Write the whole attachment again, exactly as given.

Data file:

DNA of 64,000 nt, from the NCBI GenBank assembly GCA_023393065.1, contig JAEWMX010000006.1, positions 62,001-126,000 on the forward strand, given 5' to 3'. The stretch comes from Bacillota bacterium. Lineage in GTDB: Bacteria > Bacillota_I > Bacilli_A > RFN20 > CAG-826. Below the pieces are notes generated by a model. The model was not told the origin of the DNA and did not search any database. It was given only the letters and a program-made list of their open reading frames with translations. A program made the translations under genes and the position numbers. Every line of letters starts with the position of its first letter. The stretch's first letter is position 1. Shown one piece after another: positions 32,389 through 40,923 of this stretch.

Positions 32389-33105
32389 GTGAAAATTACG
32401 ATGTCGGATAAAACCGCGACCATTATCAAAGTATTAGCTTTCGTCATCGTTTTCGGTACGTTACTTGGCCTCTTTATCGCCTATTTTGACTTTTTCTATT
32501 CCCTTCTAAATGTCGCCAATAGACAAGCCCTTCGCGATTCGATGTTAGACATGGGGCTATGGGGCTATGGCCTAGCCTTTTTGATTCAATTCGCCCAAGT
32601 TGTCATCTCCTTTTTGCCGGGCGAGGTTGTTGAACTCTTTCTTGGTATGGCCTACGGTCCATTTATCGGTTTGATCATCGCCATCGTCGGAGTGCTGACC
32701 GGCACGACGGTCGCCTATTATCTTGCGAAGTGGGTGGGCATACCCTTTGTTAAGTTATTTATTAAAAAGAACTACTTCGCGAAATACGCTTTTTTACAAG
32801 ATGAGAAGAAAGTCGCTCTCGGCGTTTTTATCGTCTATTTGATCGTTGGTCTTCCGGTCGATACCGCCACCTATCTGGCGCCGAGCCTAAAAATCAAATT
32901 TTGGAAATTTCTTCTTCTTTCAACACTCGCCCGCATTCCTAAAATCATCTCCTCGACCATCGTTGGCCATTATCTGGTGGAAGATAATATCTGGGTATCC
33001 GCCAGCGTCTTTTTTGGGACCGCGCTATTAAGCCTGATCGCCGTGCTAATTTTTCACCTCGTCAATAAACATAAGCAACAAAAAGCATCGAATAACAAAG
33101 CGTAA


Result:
DNA of 64,000 nt, from the NCBI GenBank assembly GCA_023393065.1, contig JAEWMX010000006.1, positions 62,001-126,000 on the forward strand, given 5' to 3'. The stretch comes from Bacillota bacterium. Lineage in GTDB: Bacteria > Bacillota_I > Bacilli_A > RFN20 > CAG-826. Below the pieces are notes generated by a model. The model was not told the origin of the DNA and did not search any database. It was given only the letters and a program-made list of their open reading frames with translations. A program made the translations under genes and the position numbers. Every line of letters starts with the position of its first letter. The stretch's first letter is position 1. Shown one piece after another: positions 32,389 through 40,923 of this stretch.

Positions 32389-33105
32389 GTGAAAATTACG
32401 ATGTCGGATAAAACCGCGACCATTATCAAAGTATTAGCTTTCGTCATCGTTTTCGGTACGTTACTTGGCCTCTTTATCGCCTATTTTGACTTTTTCTATT
32501 CCCTTCTAAATGTCGCCAATAGACAAGCCCTTCGCGATTCGATGTTAGACATGGGGCTATGGGGCTATGGCCTAGCCTTTTTGATTCAATTCGCCCAAGT
32601 TGTCATCTCCTTTTTGCCGGGCGAGGTTGTTGAACTCTTTCTTGGTATGGCCTACGGTCCATTTATCGGTTTGATCATCGCCATCGTCGGAGTGCTGACC
32701 GGCACGACGGTCGCCTATTATCTTGCGAAGTGGGTGGGCATACCCTTTGTTAAGTTATTTATTAAAAAGAACTACTTCGCGAAATACGCTTTTTTACAAG
32801 ATGAGAAGAAAGTCGCTCTCGGCGTTTTTATCGTCTATTTGATCGTTGGTCTTCCGGTCGATACCGCCACCTATCTGGCGCCGAGCCTAAAAATCAAATT
32901 TTGGAAATTTCTTCTTCTTTCAACACTCGCCCGCATTCCTAAAATCATCTCCTCGACCATCGTTGGCCATTATCTGGTGGAAGATAATATCTGGGTATCC
33001 GCCAGCGTCTTTTTTGGGACCGCGCTATTAAGCCTGATCGCCGTGCTAATTTTTCACCTCGTCAATAAACATAAGCAACAAAAAGCATCGAATAACAAAG
33101 CGTAA